I returned earlier today from visits to France and Egypt. Before that I had visited Italy for the G8 / G5 Summit meetings.
Meetings of the G8 and G5 countries have become an annual feature. The agenda for this year’s meetings was wide ranging, but the main focus was on the ongoing global economic and financial slowdown.
The developing countries have been the most affected by the global financial and economic crisis. I stressed the importance of a concerted and well coordinated global response to address systemic failures and to stimulate the real economy. There is a need to maintain adequate flow of finance to the developing countries and to keep markets open by resisting protectionist pressures.
As a responsible member of the international community, I conveyed to the G8 and G5 countries that we recognise our obligation to preserve and protect our environment but climate change cannot be addressed by perpetuating the poverty of the developing countries. I presented India’s Action Plan on Climate Change and the eight National Missions which we have set up in this regard. We are willing to do more provided there are credible arrangements to provide both additional financial support as well as technological transfers from developed to developing countries.
India’s participation as guest of honour at the French National Day was an honour and a matter of pride for us all. I wish to share with the Honourable Members the pride I felt to see the brave men of our Armed Forces from all three services leading the French National Day parade. We have a strategic partnership with France. In this spirit, in our discussions, President Sarkozy and I reviewed the entire range of our bilateral cooperation including counter-terrorism and defence cooperation.
President Sarkozy was categorical in asserting that France is ready for full civilian nuclear cooperation with India.
In Egypt, I participated in the 15th Summit of the Non-Aligned Movement. NAM is the powerful voice of almost two-third of the world’s nations. I recalled what Pandit Nehru had said about NAM being a moral force in global affairs. The Summit called for bringing decision-making processes in the international system, including the UN and international financial institutions, in tune with contemporary realities. I am glad that our views found widespread resonance and that the Summit heeded our call to strongly condemn international terrorism.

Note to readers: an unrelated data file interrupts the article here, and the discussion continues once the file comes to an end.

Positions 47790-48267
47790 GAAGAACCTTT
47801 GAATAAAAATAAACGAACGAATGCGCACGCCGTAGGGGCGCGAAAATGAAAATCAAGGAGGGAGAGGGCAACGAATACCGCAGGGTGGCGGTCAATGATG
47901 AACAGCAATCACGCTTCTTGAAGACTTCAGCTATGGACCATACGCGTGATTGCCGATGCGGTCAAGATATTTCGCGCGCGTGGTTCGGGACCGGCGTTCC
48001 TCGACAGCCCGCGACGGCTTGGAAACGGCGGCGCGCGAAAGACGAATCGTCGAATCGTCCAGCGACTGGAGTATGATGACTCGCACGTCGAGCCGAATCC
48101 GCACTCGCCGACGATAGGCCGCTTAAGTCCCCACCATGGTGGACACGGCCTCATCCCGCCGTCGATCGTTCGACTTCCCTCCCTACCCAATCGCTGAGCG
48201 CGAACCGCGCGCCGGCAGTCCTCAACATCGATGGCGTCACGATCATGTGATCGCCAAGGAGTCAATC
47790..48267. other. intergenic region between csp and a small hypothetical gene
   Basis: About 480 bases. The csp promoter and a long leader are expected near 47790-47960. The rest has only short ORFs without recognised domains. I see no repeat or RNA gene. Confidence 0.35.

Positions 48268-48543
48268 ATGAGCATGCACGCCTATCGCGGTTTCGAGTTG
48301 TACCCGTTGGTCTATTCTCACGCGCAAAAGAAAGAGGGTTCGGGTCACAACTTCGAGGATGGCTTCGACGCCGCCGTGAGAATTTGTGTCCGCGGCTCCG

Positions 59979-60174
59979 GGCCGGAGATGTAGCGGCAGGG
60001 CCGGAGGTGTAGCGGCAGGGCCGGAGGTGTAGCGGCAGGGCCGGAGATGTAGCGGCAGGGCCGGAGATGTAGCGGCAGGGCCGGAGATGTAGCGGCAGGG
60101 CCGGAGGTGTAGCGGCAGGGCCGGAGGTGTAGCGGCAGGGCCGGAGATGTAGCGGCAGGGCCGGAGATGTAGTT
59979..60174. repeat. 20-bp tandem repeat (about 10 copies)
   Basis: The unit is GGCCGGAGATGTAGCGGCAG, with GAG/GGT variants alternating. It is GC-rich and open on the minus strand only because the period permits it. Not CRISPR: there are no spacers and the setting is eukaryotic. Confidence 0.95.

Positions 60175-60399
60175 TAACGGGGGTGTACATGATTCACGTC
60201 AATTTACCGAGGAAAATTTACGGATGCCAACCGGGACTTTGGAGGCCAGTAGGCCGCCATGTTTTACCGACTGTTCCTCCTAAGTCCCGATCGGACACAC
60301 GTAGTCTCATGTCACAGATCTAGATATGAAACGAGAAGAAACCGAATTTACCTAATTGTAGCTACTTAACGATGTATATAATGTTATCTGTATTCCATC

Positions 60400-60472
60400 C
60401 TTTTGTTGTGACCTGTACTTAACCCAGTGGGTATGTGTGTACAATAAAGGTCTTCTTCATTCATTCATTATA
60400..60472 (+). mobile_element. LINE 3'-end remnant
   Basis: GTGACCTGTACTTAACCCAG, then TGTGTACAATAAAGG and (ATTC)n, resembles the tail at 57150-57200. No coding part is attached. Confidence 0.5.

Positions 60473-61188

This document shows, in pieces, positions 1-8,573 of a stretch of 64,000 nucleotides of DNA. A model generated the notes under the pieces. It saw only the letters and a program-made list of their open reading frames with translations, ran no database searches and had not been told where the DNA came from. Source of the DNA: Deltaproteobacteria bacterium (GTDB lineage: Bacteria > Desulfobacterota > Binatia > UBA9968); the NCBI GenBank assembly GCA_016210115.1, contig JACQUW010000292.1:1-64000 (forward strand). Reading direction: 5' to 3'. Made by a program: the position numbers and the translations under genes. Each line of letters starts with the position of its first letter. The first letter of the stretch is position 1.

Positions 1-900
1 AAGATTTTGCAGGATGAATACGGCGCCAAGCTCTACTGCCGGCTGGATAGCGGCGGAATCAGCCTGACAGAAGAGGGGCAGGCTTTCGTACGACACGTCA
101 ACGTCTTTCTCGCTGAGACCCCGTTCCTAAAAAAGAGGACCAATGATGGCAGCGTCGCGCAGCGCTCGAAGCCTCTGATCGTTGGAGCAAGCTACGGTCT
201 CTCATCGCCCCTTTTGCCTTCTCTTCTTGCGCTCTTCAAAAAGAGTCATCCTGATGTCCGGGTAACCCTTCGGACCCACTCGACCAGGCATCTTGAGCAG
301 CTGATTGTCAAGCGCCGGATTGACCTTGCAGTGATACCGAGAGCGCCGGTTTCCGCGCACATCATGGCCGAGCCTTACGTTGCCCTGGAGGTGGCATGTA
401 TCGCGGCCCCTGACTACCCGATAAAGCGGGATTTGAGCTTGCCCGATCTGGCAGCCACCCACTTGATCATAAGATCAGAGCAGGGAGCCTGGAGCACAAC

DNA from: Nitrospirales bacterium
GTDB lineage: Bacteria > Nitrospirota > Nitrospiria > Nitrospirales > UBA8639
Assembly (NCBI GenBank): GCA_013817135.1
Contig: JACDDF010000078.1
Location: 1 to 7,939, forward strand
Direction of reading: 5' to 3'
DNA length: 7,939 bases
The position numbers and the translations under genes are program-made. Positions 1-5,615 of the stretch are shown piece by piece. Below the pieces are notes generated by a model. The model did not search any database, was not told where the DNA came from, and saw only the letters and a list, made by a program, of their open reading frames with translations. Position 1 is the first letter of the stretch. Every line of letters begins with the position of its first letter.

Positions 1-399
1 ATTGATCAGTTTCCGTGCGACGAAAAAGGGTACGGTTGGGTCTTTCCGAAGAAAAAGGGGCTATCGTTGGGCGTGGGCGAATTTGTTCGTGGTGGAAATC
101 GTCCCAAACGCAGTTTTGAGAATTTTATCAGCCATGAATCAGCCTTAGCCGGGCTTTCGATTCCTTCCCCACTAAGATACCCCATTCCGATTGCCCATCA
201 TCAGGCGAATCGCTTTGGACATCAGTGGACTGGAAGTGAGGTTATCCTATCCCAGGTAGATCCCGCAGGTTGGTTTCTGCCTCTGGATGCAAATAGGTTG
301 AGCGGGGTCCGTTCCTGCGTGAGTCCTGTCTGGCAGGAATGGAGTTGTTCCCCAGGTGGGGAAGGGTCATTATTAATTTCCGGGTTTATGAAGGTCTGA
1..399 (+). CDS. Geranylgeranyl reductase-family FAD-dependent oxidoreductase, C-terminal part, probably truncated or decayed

On the sidelines of the Summit, I met with the Presidents of Egypt, Sri Lanka, Vietnam and the Palestinian National Authority, and the Prime Ministers of Bangladesh, Malaysia, Nepal and Pakistan. I found a uniform desire among all these countries to further enhance their relations with India.
During my meeting with Prime Minister Gilani of Pakistan yesterday, we discussed the present condition of India-Pakistan relations, its future potential and the steps that are necessary to enable us to realize the potential.
I conveyed to him the strong sentiments of the people of India over the issue of terrorism, especially the terrorist attacks in Mumbai. We are reviewing the dossier of investigations into these attacks which Pakistan has provided to us. I also conveyed to Prime Minister Gilani that sustained, effective and credible action needs to be taken not only to bring the perpetrators of the Mumbai attack to justice, but also to shut down the operations of terrorist groups so as to prevent any future attacks.
It has been and remains our consistent position that the starting point of any meaningful dialogue with Pakistan is a fulfillment of their commitment, in letter and spirit, not to allow their territory to be used in any manner for terrorist activities against India.
Prime Minister Gilani assured me that Pakistan will do everything in its power to bring the perpetrators of the Mumbai attacks to justice. He also told me that there is consensus in Pakistan against the activities of these terrorist groups, that strong action is being taken and that this is in Pakistan’s own interest. The distinguished parliamentarians from different parties who accompanied the Pakistan Prime Minister also said to me that there was political consensus in Pakistan on this issue.
As the Joint Statement says, action on terrorism should not be linked to the composite dialogue process, and therefore cannot await other developments. It was agreed that the two countries will share real time, credible and actionable information on any future terrorist threats.
Whether, when and in what form we broaden the dialogue with Pakistan will depend on future developments. For the present, we have agreed that the Foreign Secretaries will meet as often as necessary and report to the two Foreign Ministers who will meet on the sidelines of the United Nations General Assembly.
As I have said before in this House, India seeks cooperative relations with Pakistan, and engagement is the only way forward to realize the vision of a stable and prosperous South Asia living in peace and amity. We are willing to go more than half way provided Pakistan creates the conditions for a meaningful dialogue. I hope that there is forward movement in the coming months.
I have returned home convinced that these interactions with world leaders have served to further advance India’s interests.